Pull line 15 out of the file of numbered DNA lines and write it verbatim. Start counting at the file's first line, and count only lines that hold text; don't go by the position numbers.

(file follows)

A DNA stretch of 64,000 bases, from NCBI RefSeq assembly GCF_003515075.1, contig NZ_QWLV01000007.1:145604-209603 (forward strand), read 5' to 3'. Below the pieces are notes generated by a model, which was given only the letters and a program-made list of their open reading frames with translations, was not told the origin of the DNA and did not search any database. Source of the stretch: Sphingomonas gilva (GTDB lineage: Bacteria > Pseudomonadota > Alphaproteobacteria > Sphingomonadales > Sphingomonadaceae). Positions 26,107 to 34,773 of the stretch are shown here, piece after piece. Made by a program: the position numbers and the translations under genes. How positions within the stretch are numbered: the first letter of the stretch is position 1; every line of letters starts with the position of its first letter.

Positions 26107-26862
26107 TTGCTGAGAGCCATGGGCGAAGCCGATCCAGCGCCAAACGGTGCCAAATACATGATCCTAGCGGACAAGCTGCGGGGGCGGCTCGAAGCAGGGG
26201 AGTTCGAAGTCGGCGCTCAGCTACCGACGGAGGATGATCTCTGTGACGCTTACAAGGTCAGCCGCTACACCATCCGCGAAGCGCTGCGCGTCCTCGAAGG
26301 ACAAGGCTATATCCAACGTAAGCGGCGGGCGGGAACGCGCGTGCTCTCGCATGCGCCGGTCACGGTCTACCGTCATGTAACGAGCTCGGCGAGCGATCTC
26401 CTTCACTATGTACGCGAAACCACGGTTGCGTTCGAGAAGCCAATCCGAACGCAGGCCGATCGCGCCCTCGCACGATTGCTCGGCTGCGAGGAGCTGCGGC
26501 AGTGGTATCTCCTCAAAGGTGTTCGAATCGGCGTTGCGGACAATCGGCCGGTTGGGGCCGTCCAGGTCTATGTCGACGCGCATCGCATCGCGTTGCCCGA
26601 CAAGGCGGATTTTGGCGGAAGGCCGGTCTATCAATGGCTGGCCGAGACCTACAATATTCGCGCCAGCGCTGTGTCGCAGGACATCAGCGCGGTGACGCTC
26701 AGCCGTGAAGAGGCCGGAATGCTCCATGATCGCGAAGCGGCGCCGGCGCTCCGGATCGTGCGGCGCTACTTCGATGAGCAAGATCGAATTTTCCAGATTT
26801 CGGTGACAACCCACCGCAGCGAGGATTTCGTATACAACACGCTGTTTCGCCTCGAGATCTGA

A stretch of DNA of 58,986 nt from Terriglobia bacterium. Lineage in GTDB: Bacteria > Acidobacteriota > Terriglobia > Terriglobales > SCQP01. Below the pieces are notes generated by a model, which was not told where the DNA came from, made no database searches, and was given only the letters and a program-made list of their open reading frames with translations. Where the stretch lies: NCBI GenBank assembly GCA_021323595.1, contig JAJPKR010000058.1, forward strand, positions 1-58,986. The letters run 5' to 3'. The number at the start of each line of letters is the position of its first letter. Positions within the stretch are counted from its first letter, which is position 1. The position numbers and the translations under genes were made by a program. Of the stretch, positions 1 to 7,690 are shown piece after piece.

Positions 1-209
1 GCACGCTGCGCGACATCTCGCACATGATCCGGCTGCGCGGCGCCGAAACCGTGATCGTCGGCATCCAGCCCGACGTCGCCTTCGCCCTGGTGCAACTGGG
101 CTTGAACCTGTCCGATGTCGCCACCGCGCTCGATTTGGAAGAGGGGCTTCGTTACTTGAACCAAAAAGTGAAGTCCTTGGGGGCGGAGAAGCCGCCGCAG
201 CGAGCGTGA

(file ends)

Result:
201 CGAGCGTGA